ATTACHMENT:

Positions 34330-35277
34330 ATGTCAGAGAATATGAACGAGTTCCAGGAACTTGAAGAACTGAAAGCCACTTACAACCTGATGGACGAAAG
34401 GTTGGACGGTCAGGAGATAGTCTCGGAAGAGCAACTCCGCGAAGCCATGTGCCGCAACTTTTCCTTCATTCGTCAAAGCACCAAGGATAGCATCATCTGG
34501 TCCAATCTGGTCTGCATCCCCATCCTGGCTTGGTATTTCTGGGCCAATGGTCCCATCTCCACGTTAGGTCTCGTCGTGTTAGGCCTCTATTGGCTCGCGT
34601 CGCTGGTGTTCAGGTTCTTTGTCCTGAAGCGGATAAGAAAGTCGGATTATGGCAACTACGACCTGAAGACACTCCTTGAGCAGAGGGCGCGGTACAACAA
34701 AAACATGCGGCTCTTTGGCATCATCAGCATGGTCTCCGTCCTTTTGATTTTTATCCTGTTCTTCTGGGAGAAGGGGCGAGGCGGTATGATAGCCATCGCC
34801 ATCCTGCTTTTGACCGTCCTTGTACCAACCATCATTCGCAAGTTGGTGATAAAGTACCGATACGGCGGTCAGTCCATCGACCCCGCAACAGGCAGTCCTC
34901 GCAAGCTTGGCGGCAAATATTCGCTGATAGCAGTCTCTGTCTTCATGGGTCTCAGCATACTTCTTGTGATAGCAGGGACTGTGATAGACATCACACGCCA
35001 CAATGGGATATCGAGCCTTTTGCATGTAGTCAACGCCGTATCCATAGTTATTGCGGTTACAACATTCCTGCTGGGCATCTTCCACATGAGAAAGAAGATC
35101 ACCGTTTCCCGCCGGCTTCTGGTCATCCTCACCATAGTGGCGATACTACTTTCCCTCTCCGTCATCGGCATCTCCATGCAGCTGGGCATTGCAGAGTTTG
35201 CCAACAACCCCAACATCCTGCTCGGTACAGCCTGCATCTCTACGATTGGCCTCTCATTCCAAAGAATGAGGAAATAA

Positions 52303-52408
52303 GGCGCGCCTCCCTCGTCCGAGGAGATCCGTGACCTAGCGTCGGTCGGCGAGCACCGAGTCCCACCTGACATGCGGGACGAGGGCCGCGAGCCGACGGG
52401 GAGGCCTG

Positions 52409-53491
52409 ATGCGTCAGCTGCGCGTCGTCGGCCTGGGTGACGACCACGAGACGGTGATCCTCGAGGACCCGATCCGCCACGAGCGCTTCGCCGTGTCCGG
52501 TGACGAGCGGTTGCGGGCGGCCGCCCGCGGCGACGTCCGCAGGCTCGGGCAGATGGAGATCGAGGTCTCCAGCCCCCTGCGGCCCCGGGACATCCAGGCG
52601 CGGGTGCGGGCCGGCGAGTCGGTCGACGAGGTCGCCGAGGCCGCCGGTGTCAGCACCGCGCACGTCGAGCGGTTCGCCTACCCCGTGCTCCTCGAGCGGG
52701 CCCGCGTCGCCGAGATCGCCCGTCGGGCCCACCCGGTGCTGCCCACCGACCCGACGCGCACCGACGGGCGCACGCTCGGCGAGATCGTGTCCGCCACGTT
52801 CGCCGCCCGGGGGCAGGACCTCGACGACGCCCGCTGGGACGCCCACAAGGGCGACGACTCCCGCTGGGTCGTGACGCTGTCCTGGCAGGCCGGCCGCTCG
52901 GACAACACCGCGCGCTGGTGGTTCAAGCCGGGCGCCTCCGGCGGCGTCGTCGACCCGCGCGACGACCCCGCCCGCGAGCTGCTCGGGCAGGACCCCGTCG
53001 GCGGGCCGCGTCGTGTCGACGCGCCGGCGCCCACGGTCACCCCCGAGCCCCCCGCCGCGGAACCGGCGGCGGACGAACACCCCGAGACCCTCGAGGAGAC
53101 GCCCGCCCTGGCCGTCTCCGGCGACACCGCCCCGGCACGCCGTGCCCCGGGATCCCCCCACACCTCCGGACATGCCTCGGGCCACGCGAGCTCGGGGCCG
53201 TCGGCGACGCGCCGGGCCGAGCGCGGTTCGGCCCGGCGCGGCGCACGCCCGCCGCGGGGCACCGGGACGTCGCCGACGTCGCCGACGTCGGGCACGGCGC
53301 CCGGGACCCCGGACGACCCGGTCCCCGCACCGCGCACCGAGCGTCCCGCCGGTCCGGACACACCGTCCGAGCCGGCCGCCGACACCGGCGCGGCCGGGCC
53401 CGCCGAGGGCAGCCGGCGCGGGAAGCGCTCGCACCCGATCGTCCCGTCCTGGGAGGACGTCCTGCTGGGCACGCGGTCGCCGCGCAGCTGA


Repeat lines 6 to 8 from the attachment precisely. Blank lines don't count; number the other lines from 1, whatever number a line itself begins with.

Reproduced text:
34701 AAACATGCGGCTCTTTGGCATCATCAGCATGGTCTCCGTCCTTTTGATTTTTATCCTGTTCTTCTGGGAGAAGGGGCGAGGCGGTATGATAGCCATCGCC
34801 ATCCTGCTTTTGACCGTCCTTGTACCAACCATCATTCGCAAGTTGGTGATAAAGTACCGATACGGCGGTCAGTCCATCGACCCCGCAACAGGCAGTCCTC
34901 GCAAGCTTGGCGGCAAATATTCGCTGATAGCAGTCTCTGTCTTCATGGGTCTCAGCATACTTCTTGTGATAGCAGGGACTGTGATAGACATCACACGCCA